Recently, Jones has been engaged in talks with cricket proponents in America who are interested in exploring how his unique coaching programme might be transplanted to the States. The results have been promising so far.

“I’m really excited about what Ingram’s doing with BaylorIC,” said Jamie Harrison of the Maryland Youth Cricket Association. “His programme is exactly what we need to have in the US, and I’m optimistic that we can find a way to make that happen.”

For Ingram Jones and Baylor International Champions the sky is the limit, which is fitting, as “The Takeoff” uses a dove to symbolize the freedom that children experience when imposed restraints are removed and they are allowed to reach their potential. At BaylorIC, helping children reach their potential is at the heart of their mission, and it is their dedication to this mission that gives the children involved a chance to soar above the clouds.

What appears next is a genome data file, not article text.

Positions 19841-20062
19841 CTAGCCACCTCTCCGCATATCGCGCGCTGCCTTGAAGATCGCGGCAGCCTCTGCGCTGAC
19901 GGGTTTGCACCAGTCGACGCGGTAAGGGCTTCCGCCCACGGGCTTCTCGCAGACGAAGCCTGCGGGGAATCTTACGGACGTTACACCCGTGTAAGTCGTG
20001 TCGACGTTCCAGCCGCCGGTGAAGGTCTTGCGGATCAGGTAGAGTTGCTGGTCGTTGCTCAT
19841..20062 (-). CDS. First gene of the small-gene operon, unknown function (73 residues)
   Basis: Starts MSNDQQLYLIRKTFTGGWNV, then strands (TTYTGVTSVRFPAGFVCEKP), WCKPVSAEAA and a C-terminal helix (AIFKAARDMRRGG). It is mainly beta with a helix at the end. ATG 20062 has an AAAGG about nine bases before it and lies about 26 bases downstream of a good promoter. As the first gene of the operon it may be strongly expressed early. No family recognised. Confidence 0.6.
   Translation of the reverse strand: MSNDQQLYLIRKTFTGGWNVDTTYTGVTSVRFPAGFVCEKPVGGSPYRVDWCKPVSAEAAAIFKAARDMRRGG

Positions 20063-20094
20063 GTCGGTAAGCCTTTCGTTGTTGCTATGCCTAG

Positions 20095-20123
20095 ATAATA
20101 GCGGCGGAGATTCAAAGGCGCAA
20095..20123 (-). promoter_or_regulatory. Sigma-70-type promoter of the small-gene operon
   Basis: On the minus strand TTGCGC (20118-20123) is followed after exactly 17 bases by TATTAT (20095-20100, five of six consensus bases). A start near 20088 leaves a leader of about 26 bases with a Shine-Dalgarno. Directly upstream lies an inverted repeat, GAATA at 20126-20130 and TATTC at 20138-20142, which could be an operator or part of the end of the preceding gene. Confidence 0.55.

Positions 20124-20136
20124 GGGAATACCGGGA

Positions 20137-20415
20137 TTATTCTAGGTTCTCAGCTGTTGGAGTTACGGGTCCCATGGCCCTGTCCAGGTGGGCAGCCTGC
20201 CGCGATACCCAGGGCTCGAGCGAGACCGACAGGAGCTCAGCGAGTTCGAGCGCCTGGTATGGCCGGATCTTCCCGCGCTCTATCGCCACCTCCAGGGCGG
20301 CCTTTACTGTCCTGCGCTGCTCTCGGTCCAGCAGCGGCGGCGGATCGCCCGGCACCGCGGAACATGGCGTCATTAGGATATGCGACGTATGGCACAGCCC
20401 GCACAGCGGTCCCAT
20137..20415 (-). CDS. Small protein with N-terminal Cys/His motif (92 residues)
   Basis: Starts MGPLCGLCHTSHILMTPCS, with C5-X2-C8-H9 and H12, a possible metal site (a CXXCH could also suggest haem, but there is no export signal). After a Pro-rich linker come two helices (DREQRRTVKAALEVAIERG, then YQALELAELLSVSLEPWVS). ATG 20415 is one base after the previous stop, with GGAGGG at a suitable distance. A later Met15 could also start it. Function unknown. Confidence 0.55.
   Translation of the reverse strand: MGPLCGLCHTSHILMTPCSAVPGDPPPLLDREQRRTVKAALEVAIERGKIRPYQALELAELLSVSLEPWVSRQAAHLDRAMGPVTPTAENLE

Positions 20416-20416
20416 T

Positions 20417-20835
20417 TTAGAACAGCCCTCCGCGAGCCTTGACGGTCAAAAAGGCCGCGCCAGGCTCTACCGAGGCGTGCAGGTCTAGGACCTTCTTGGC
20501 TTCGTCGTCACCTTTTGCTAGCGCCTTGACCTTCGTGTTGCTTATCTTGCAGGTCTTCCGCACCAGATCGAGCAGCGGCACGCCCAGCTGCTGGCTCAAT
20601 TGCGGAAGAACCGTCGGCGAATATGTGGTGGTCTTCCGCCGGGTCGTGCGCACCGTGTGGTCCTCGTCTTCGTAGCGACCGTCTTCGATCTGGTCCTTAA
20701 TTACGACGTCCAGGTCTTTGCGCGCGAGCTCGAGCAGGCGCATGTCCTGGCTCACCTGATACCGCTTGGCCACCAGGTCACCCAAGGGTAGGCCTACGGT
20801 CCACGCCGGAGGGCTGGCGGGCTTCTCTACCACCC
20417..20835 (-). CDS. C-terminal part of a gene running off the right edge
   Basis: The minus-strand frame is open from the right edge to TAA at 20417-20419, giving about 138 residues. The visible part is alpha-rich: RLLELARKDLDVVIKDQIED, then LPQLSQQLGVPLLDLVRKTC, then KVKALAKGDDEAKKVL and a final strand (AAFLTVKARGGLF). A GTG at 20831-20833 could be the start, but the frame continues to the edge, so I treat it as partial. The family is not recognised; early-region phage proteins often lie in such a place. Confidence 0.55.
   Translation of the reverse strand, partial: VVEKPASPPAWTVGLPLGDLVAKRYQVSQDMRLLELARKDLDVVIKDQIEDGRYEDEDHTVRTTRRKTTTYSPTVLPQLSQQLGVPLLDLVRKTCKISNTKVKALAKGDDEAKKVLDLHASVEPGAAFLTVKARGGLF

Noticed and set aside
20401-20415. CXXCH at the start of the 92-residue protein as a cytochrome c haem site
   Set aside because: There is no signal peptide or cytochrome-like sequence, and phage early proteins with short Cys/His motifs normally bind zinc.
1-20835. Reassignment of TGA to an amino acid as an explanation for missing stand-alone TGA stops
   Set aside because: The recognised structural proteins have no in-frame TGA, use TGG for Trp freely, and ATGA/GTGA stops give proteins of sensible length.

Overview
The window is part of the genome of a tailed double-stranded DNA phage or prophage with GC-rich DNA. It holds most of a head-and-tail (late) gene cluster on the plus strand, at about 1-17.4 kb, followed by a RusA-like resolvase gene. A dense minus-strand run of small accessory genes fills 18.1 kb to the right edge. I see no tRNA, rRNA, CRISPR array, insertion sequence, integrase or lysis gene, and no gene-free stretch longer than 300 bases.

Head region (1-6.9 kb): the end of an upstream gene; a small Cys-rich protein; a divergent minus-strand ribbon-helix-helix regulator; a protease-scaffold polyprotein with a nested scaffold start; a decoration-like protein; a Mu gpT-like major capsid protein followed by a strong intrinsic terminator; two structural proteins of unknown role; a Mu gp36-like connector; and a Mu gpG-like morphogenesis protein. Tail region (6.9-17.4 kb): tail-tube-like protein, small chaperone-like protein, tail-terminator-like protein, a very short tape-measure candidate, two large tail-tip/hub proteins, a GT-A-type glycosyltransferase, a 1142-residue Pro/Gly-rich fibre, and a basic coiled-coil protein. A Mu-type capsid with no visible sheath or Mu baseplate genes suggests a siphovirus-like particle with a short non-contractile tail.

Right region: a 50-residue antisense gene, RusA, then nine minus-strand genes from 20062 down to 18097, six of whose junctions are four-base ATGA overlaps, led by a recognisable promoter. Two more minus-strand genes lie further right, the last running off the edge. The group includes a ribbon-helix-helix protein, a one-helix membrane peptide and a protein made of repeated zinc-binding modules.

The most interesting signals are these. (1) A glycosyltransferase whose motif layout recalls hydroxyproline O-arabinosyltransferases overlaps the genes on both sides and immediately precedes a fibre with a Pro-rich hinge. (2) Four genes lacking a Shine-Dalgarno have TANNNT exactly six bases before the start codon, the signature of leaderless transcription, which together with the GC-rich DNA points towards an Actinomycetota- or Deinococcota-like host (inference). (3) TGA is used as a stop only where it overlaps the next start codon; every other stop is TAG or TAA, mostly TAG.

For more information on the BaylorIC programme, contact Ingram Jones at: info@BaylorIC or visit their website at http://www.BaylorIC.com/.